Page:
Online Sex Videos Force Resignations of Six Members of Turkish Opposition Party

Just weeks before general elections in Turkey, six leading members of an opposition party were forced to resign from Parliament on Saturday after sexually explicit videos of one of them were posted on the Internet.

The Web site that posted the videos had threatened to release others that it said showed the five other members who resigned.

The resignations could severely weaken the Nationalist Movement Party, the second largest opposition group in Parliament, which is struggling to win the minimum of 10 percent of the vote required to be seated in Parliament.

Four members of Parliament from the same party resigned earlier this month after similar videos were posted on the same Web site.

The Web site,, has cast itself as part of a breakaway ultranationalist group aiming to cleanse and reform the nationalist movement in Turkey. The site’s administrators are anonymous.

The Public Communication Agency, which monitors Internet traffic in Turkey, blocked access to the Web site shortly after the videos were uploaded, presumably because of their explicit content.

Devlet Bahceli, the leader of the Nationalist Movement, denounced the videos as blackmail. “It is not correct to mess with these people’s personalities,” he said.

He said the Web site had demanded his resignation by last Wednesday if he wanted the videos to remain secret. He had earlier vowed not to yield to such threats.

Representatives of his party, noting that if they lose representation in Parliament the governing Justice and Development Party would be likely to gain, have accused the government of failing to properly investigate the videos and the Web site.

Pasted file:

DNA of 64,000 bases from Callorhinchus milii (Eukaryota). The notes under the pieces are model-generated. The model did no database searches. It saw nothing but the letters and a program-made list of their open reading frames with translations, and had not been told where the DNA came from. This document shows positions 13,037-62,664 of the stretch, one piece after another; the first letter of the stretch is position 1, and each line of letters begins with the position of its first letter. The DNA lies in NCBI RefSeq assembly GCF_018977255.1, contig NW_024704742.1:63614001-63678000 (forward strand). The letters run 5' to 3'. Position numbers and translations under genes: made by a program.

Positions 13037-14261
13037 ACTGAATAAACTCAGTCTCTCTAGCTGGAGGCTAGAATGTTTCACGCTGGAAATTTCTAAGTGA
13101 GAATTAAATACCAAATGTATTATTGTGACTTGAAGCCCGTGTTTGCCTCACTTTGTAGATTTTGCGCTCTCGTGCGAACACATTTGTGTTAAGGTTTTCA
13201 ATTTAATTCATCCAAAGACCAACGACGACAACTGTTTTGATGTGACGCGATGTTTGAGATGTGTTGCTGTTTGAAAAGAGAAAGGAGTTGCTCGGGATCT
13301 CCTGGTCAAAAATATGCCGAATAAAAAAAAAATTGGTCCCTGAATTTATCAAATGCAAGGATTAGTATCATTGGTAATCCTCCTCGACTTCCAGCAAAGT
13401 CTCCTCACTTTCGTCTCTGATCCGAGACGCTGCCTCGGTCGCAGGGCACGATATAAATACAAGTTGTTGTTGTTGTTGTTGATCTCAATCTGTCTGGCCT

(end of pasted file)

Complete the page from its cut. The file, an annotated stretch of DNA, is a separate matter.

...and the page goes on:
Lawyers for the Nationalist Movement filed a claim with a court in Ankara, the capital, on Wednesday demanding an investigation. The filing, citing calls made on a cellphone linked to the Web site, said that the video scandal was organized in the United States. Party leaders have previously accused a Turkish-American religious group, Fethullah Gulen, of working with the governing party to drive the Nationalist Movement from politics.

Prime Minister Recep Tayyip Erdogan, who has campaigned strongly against the Nationalists, rebuffed those claims in a television show last week, saying that the Nationalist Movement was trying to blame the government for its internal problems.

The Nationalist Movement Party held 72 seats in the 540-member Parliament before the resignations on Saturday, and polls before the resignations showed it winning about 12 percent of the vote in the election next month. The governing Justice and Development Party is expected to win a third term as the majority government.

Political analysts, pointing to the timing of the release of videos that were evidently collected over a long period, expressed concern about the unethical tactics used to attack the Nationalists. “With these large number of resignations, we have an unprecedented scene here in the world of politics,” said Fatih Cekirge, a political analyst speaking on NTV, who called the blackmailing “political genocide.” Soruce: Sebnem Arsu, New York Times
Last modified onSaturday, 06 May 2017 10:07